In The House of Bernarda Alba, the totalitarian styled restriction and censorship that Bernarda submits her household to give way to a number of underlying themes and conflicts. The degree of freedomthat is denied to Bernarda’s daughters is evident from the very beginning, and immediately promises to become an issue later in the story. This along with Bernarda’s obsession with maintaining herdesired appearance all lead back to what can be attributed to as society’s expectation of women and their sex roles. Lorca paints a clear picture of the times and illustrates the perception of womenthrough the eyes of women only.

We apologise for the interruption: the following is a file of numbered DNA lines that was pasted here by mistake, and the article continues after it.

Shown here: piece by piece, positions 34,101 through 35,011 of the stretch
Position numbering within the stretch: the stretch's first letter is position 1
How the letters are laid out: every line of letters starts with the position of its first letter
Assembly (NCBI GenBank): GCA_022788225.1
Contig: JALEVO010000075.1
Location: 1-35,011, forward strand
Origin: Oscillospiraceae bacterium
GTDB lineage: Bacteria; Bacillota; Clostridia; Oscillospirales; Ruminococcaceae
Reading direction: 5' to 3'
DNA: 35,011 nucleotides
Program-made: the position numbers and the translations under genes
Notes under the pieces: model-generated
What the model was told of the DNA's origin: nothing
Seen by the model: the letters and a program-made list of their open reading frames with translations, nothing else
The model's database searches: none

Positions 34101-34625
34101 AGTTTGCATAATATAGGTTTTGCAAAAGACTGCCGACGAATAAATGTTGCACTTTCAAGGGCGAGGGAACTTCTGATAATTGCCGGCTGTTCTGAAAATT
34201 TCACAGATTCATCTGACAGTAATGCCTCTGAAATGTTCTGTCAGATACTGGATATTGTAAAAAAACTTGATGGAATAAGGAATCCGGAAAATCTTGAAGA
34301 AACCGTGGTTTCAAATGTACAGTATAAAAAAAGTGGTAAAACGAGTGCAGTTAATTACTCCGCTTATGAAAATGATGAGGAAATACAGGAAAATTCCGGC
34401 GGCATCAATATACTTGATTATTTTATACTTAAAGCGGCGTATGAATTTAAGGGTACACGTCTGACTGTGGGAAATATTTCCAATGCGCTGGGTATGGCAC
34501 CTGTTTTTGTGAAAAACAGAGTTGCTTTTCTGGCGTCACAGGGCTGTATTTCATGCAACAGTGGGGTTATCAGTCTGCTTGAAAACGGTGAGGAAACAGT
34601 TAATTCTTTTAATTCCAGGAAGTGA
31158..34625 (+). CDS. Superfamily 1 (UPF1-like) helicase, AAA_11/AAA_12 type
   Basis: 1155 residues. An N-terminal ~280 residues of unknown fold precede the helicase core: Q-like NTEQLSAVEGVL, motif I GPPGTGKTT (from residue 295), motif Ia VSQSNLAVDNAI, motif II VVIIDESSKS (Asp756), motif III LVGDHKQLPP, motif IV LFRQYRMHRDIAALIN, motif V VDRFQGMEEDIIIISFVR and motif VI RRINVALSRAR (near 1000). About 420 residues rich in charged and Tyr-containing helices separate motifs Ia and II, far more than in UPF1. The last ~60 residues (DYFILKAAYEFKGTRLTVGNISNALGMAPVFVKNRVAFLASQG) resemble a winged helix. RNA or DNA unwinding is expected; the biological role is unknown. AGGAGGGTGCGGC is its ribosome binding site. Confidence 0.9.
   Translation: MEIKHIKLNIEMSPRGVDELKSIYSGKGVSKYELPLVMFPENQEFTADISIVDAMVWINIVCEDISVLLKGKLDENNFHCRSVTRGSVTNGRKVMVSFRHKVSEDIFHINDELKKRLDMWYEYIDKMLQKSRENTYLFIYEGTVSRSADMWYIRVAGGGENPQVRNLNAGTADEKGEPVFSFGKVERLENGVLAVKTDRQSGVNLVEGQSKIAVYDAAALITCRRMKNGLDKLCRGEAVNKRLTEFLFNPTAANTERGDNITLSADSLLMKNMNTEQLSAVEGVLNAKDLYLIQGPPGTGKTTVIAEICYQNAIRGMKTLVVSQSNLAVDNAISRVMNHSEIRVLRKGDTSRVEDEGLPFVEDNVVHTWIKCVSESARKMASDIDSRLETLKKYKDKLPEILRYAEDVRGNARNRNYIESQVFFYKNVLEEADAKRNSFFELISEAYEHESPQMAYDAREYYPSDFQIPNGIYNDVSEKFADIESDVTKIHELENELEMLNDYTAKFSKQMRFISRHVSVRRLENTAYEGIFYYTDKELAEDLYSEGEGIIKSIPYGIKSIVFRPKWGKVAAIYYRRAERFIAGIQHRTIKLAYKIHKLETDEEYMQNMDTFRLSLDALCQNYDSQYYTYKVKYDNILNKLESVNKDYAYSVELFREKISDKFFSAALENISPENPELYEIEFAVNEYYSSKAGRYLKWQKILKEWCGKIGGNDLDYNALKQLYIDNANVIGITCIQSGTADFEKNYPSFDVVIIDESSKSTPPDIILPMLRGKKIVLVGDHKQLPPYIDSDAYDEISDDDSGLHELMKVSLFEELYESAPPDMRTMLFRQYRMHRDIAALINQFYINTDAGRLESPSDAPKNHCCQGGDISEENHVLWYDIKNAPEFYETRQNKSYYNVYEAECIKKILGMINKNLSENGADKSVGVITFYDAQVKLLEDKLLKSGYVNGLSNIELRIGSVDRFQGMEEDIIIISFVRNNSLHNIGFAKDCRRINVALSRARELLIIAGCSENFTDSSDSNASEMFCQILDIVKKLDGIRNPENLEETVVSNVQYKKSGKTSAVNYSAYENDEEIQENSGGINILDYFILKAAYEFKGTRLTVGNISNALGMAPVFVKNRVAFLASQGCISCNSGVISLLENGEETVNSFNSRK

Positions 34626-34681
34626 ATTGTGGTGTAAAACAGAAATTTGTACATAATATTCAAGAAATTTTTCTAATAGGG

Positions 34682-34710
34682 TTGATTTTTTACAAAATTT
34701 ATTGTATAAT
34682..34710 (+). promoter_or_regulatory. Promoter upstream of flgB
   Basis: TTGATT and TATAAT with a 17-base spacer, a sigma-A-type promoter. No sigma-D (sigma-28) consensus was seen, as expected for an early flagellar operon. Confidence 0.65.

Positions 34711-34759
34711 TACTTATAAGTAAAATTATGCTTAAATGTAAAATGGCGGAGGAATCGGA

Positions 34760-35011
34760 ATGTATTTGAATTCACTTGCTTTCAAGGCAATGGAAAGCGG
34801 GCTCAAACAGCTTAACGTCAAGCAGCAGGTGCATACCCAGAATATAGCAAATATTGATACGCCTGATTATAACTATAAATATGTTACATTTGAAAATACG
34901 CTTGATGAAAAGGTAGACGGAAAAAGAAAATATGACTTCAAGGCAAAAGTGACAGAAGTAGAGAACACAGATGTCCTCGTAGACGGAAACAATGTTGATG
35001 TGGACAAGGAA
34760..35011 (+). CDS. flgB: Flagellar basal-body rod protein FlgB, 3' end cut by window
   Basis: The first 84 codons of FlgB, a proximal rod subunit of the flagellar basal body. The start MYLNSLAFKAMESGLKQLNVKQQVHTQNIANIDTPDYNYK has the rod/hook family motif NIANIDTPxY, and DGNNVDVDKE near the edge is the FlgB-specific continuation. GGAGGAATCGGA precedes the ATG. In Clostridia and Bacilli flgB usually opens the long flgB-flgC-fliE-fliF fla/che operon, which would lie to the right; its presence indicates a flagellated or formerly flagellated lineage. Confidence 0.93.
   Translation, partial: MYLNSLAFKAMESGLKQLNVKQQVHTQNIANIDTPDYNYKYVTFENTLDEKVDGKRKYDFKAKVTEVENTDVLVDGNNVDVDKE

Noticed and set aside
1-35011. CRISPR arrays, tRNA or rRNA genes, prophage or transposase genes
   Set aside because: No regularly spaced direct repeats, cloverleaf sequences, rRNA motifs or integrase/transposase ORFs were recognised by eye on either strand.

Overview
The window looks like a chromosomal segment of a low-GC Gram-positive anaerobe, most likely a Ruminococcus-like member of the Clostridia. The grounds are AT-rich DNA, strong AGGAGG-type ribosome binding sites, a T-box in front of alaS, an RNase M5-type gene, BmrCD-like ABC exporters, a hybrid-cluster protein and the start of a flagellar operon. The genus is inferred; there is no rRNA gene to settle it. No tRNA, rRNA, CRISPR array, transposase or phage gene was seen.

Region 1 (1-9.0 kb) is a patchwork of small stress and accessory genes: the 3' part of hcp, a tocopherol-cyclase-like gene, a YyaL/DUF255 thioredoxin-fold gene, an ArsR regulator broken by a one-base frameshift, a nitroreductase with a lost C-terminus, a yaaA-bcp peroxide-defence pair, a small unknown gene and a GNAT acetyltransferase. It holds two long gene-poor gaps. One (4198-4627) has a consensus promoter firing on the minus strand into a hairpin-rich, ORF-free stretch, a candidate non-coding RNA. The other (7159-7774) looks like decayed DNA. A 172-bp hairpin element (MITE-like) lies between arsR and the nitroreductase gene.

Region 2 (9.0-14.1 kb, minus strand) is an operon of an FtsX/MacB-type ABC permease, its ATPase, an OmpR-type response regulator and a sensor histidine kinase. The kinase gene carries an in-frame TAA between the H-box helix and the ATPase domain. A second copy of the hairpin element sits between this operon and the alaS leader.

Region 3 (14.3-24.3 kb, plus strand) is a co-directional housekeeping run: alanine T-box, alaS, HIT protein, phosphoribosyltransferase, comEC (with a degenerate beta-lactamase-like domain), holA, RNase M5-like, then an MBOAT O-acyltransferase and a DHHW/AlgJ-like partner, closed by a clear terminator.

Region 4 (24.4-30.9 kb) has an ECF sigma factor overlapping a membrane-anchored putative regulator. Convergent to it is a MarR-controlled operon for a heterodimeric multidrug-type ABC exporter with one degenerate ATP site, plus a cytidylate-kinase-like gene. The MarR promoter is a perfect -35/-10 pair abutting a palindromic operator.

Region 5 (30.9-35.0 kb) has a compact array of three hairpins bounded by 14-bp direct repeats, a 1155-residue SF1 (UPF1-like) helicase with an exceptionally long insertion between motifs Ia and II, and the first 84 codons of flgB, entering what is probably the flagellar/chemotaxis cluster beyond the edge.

The beginning of this play starts with the funeral of Bernardo Alba’s husband, and the head of the house. Poncia, along with the other maids talk bad about Bernarda asher role in the family becomes clearer. As Stanley Brandes points out, the man is usually charged with the responsibility of establishing a familiy’s status financially and socially through means ofhonor and appearance. Bernarda assumes these vacant positions as a woman, and what is normal and accepted in society by men become negative aspects in regards to Bernarda. Bernarda’s wish to keep thewomen in her household secluded from society along with the social exclusiveness that she perpetuates supports Stanley Brandes idea of the moral dichotomy between the sexes. In assuming the role ofhead of the house, Bernarda’s perception of women becomes that of a man’s. For looking at men, which represent freedom in a sense for the daughters of the household, Bernarda physically punishes them.This idea links back to what Stanley Brandes points out in Metaphors of Masculinity as “the evil eye”. Throughout the play the daughters run repeatedly to the windows to observe the outside world: thecrowd departing the funeral, the men going to work in the fields, and the arrivals and departures of Pepe el Romano. Poncia, whom operates as the voice of reason, comments on how “Your daughters act...
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